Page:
Spider Baby

Marvel finds a new way to tell one of its oldest stories

Film | by Jorge Ignacio Castillo

Spider-Man: Homecoming
Opens July 7
3.5 out of 5

And here it is, the third Spider-Man reboot in 15 years. Walloping websnappers!

Let’s get on with it.

The superhero’s newest incarnation has challenges to deal with besides the villain du jour: franchise fatigue, unflattering comparisons to well-liked earlier versions (the first two Sam Raimi movies, anyway) and navigating the studio agreement that allowed Spidey to join the Marvel Cinematic Universe are all threats to everyone’s favourite web-head.

I’m happy to report Spider-Man: Homecoming excels on most counts. It stands apart from previous entries by zeroing-in on Peter Parker’s school life and slowing down his learning curve. Also, unlike Tobey Maguire and Andrew Garfield’s incarnations, Tom Holland’s Spider-Man doesn’t carry a massive chip on his shoulders and that brightens things up nicely. Most importantly, Homecoming isn’t bogged down by dumb requirements to set up sequels or establish ties to the Avengers, despite Tony Stark’s omnipresence in promotional clips.

Homecoming also spares us Spidey’s origin story and Uncle Ben’s untimely demise. Fine by me!

We re-encounter Peter Parker shortly after the events of Captain America: Civil War. Convinced he’s part of the Avengers, Peter spends his days waiting for a call from Iron Man and patrolling the neighbourhood to debatable effect. Peter’s main contact is Happy Hogan (actor/director Jon Favreau, once Marvel’s point man), Stark’s unimpressed head of security and a guy who clearly isn’t fond of babysitting.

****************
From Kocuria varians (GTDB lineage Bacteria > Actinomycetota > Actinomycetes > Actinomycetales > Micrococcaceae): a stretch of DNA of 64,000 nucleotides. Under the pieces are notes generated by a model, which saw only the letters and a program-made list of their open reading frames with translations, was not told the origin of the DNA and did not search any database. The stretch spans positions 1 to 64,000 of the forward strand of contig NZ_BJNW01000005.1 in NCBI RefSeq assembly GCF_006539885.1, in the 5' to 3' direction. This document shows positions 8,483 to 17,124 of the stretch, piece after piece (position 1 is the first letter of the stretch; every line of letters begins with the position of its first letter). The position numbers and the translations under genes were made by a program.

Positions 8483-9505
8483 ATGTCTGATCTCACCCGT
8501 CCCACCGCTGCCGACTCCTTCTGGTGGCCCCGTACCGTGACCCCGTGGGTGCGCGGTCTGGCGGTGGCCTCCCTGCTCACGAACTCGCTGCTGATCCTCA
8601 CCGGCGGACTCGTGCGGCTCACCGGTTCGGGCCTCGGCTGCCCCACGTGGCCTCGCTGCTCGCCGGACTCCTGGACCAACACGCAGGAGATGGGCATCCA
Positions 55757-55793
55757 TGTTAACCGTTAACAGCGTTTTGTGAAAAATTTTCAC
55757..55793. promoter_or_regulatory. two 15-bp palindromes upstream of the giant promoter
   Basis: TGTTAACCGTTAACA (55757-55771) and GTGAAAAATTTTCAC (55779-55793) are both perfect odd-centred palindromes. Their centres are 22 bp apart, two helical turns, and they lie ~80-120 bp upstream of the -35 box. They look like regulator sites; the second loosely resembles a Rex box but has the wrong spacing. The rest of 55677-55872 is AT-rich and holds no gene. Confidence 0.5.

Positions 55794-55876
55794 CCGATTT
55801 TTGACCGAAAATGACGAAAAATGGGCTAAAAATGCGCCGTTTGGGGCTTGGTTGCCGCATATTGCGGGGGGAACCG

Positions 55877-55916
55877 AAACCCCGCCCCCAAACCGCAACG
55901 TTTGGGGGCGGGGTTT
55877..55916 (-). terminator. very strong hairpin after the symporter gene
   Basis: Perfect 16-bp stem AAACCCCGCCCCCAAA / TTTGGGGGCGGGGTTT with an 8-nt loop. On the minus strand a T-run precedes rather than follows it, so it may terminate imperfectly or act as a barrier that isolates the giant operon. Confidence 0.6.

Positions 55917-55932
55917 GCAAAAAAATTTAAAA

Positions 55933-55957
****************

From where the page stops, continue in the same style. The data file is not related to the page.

Parker’s costumed life begins to change when he confronts a band of robbers with weapons too sophisticated for run-of-the-mill burglars. Spider-Man tries to bring Tony’s attention to the matter, but radio silence forces him to take action.

Spider-Man: Homecoming superbly ret-cons a plot point in the first Avengers movie into a cornerstone of the villainous threat. Michael Keaton as the “entrepreneur” behind the weapons ring is a step above your average Marvel baddie. Few actors can pull off the friendly/menacing thing as well as Keaton, let alone sell a guy in a heavily-armed bird suit as a fleshed-out character with reasonable grievances and some class-struggle appeal.

But Homecoming is at its best when it depicts Peter Parker’s life. A bit of an outcast at school, Parker’s strong sense of duty is as challenged by his desire to belong as it is by the Vulture. Of course there’s a girl involved, but she doesn’t have the narrative weight of Spidey’s love interests from yore. Quite reasonable: Tom Holland’s Spider-Man is 15 and looks… 17 or 18. Still, an improvement over 30-year-old Andrew Garfield on a skateboard.

While infinitely more satisfying than the botched Amazing Spider-Man series (nipped after two underwhelming episodes), Homecoming comes up short during the action scenes. Relatively untested director John Watts (Cop Car) is brilliant at establishing believable relationships but the fighting bits are messy and hard to follow. Doesn’t help that the ferry centerpiece is annoyingly reminiscent of Spidey’s Spider-Man 2 battle with Doctor Octopus atop a city train. Also, Homecoming’s uninspired score by Michael Giacchino is a far cry from Danny Elfman’s elegiac theme from the Maguire/Raimi trilogy.

I’m nitpicking. There are lots of well-thought details and surprises I don’t wish to spoil here (stay away from IMDb or Wikipedia) that demonstrate artistic inspiration trumping commercial interest… for the most part. I’ll be happy to follow this Spidey for the foreseeable future. And I bet you will be, too. ❧